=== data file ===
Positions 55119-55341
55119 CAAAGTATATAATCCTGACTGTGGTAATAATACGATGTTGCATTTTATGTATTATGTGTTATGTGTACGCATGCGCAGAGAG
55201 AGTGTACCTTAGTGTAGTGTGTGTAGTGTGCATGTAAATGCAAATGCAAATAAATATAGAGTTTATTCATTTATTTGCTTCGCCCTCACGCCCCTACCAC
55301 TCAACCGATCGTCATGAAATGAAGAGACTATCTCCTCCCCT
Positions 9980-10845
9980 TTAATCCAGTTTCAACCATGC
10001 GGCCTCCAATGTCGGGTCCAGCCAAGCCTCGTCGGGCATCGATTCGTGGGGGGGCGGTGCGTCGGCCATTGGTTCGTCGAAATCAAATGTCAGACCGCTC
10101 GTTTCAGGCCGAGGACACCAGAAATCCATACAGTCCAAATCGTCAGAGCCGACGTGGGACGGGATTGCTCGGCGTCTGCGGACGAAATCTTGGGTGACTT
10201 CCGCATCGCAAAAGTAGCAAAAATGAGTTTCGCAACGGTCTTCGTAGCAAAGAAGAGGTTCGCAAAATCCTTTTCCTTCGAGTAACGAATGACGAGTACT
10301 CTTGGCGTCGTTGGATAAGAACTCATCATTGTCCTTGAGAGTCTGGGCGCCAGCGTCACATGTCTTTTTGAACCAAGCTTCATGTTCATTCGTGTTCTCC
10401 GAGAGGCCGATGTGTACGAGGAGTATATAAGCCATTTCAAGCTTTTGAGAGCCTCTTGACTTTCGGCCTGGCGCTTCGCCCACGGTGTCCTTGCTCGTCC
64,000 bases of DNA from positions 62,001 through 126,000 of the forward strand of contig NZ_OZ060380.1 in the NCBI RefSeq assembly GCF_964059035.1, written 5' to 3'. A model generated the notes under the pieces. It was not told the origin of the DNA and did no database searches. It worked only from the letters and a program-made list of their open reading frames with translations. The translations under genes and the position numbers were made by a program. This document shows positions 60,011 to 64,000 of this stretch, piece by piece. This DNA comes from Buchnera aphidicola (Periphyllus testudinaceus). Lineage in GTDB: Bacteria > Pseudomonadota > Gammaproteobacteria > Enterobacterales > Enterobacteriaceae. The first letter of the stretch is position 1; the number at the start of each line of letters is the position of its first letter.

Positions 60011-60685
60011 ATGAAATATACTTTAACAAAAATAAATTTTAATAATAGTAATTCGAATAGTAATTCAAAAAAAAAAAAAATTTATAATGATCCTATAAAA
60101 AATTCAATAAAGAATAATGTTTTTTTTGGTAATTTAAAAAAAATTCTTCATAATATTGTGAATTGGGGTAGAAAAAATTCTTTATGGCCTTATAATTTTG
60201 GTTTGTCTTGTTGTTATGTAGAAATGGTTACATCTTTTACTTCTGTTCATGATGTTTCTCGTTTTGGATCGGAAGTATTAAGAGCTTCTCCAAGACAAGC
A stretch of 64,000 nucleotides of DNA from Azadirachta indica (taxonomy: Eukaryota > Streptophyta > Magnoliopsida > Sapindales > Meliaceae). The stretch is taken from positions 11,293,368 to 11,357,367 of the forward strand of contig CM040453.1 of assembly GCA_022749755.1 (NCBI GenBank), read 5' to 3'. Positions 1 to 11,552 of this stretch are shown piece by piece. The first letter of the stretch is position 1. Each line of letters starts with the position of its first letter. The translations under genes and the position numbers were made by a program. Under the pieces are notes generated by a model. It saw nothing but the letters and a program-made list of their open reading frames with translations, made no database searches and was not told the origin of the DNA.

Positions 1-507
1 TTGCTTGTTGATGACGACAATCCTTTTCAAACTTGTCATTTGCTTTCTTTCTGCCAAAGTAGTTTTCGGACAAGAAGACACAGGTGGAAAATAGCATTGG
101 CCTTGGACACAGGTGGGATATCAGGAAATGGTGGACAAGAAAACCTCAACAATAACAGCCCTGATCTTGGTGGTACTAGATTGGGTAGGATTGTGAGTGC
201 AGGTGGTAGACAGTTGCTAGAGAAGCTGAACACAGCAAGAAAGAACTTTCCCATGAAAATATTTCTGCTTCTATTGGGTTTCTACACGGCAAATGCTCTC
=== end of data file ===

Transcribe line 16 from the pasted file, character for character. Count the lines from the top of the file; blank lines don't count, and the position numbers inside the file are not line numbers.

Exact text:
60201 GTTTGTCTTGTTGTTATGTAGAAATGGTTACATCTTTTACTTCTGTTCATGATGTTTCTCGTTTTGGATCGGAAGTATTAAGAGCTTCTCCAAGACAAGC